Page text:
Movie Review: Freedom Force (2013)

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You could call the English-language dub and subsequent U.S. release of filmmaker Eduardo Schuldt’s Freedom Force an amusingly animated case of cinematic history repeating itself in the form of CG science fiction homage.

The American voice cast finds Christopher Lloyd paying tribute to his iconic time-traveling, Jules Verne reading scientific inventor Dr. Emmett Brown in Back to the Future by giving vocal life to a similarly gifted professor who sends a team of Sci-Fi nerds back in fictional time to salvage the stories of Jules Verne in this inventive family film.

A cross between Robert Zemeckis’s smash ‘80s film series with a literary twist reminiscent of author Jasper Fforde’s brainy Thursday Next mysteries of altered literary greats, Freedom Force centers on an audacious plot to ruin the reputation of Jules Verne just in time for France’s Literacy Day event by deleting the main characters from his classic works.

Putting a hit out on his most famous heroes with the intent to shatter Verne’s most ingenious plot-lines, while leaving nonsensical novels filled with gaping holes and crazy cliffhangers in their wake, Lloyd’s professor is tasked with putting a stop to the villain’s narrative madness.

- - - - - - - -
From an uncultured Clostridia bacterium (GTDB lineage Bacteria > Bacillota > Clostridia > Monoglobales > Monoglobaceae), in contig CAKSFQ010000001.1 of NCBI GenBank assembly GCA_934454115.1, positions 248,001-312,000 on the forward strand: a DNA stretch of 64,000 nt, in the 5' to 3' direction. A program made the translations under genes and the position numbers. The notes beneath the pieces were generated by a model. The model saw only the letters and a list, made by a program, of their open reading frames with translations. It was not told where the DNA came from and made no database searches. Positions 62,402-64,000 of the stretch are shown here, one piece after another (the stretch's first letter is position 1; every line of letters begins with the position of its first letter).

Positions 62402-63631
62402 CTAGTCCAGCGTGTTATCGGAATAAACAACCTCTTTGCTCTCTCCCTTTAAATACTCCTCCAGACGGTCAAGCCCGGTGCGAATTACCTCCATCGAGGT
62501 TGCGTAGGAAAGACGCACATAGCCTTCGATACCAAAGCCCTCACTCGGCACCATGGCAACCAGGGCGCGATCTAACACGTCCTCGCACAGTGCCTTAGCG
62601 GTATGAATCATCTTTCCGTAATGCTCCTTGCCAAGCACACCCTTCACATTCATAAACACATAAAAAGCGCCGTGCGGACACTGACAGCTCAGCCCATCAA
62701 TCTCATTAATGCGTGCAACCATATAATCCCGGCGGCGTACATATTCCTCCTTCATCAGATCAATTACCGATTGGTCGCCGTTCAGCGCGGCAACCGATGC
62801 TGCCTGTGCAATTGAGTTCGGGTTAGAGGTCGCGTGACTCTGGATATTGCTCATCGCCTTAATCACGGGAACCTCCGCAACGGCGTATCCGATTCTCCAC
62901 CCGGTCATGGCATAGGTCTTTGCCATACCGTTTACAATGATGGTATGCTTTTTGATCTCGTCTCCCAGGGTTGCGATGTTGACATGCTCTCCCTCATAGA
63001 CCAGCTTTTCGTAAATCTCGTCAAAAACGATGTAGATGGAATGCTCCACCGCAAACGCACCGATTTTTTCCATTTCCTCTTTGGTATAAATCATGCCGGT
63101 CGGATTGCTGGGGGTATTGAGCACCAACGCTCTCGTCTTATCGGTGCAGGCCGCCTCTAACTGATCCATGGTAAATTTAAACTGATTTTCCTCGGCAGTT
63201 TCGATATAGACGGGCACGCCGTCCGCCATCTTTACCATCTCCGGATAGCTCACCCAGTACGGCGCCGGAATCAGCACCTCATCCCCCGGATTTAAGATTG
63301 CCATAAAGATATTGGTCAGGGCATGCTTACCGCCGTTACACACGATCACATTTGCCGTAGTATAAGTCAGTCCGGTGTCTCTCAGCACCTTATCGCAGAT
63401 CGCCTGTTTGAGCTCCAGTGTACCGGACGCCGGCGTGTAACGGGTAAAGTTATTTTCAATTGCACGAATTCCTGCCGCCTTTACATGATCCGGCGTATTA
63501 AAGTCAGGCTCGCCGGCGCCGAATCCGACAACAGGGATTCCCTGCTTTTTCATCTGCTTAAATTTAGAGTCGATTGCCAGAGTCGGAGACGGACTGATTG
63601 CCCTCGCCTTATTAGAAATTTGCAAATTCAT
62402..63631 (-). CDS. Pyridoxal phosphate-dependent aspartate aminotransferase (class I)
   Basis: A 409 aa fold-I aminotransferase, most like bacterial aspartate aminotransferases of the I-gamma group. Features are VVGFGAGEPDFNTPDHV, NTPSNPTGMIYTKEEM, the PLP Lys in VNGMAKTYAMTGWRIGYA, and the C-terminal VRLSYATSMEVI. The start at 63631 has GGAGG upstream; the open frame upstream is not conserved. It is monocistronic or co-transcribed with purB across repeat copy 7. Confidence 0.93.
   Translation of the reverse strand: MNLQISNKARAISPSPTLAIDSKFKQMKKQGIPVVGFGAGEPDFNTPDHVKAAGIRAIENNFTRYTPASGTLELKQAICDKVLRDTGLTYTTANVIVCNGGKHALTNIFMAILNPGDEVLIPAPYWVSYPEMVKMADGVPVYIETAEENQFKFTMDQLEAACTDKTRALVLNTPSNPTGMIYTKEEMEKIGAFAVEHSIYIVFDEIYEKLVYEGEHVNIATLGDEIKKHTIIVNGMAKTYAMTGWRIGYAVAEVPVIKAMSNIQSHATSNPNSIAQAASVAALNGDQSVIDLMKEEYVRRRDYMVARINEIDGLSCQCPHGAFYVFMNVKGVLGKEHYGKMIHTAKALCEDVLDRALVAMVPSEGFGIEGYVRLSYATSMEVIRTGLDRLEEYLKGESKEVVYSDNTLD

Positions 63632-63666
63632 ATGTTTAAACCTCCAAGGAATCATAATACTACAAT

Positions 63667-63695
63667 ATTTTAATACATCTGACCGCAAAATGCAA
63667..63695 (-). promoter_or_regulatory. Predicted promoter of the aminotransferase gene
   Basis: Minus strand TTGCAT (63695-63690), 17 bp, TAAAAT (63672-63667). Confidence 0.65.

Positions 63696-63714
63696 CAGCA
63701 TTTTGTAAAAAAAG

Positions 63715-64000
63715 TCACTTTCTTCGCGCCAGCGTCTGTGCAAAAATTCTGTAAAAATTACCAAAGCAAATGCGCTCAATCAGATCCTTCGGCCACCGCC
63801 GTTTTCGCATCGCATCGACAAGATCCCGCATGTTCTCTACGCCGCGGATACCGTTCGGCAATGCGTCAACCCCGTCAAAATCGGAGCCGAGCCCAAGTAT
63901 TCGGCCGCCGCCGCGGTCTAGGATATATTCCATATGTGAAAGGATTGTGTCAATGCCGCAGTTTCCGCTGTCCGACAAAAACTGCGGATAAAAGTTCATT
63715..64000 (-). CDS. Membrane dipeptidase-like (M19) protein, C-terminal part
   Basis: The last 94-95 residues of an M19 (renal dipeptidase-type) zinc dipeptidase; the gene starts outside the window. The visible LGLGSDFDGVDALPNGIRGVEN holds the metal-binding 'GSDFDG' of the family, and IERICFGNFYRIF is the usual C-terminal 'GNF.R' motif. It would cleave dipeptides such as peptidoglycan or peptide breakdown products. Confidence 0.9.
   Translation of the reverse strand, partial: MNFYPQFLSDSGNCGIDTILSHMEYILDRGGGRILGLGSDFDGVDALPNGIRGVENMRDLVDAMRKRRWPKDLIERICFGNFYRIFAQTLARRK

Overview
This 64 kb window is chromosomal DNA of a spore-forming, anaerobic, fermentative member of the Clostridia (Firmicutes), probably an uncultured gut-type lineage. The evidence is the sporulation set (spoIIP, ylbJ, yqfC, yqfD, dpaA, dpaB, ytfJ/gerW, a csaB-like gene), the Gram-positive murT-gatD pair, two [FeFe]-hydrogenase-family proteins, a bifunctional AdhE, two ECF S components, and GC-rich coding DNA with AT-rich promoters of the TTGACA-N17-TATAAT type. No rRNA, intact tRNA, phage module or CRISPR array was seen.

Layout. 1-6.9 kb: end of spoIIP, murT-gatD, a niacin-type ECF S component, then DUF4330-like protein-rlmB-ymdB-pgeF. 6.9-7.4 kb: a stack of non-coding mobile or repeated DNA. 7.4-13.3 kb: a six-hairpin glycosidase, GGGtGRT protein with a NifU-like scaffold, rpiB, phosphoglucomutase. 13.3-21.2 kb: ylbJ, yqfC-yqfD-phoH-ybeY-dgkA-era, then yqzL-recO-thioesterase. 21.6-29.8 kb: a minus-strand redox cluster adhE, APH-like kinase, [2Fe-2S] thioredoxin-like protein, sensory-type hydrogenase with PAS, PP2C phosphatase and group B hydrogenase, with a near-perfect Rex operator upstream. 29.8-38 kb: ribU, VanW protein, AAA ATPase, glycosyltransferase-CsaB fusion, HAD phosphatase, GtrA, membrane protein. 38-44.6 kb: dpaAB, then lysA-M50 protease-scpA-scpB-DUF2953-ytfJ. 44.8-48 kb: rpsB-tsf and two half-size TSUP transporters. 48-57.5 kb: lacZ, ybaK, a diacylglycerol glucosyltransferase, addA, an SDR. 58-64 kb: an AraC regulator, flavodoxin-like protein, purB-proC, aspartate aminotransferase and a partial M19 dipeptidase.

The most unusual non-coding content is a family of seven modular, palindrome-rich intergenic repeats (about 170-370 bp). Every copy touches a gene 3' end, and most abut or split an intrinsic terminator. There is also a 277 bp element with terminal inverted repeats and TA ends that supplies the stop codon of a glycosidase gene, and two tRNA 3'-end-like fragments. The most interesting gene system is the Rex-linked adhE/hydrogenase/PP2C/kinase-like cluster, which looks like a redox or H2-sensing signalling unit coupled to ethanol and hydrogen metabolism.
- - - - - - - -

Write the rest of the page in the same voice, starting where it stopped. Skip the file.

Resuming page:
Determined to set the type right, an elite force of gifted kids – all with wildly different skill sets and each with one character trait in common with the great Jules Verne – are assembled under the guidance of Lloyd to sneak into each novel Tron style and locate a secretly hidden “reset” button to align the stories once again.

Ensuring that young girls are represented as well, Force calls on Buffy the Vampire Slayer’s famous small screen butt-kicker Sarah Michelle Gellar to follow in Lloyd’s footsteps and play a new family-friendly twenty-first century animation version of her most famous role as the group’s brave fighter.

While the use of juvenile scatological humor in the form of a team member’s penchant for combative flatulence slightly weakens the overall high quality of the film, ultimately the pro-literature plotline and bold, colorfully constructed CG animation keep the attentions of the target audience engaged while impressing parents at the same time.

This being said, in order for its pro-literacy roots not to get lost in the shuffle amid all of the adventure, Freedom may have been a bit more successful in focusing only on one or at most two of Jules Verne’s classic works to help encourage young readers even more.

And although Freedom Force loses focus in its second half by trying to be too many things to too many people, overall it’s a much better direct-to-disc offering than we normally see from titles without big studio backing.

Moreover, it’s sure to keep your children entertained especially during long holiday season travel with its New Year’s Eve timed-release on DVD and demand. Thus, despite a few flaws, this Dove Foundation approved family feature remains a solid work of animated science fiction history repeating itself that’s aimed to appeal to those too young to go Back to the Future just yet.


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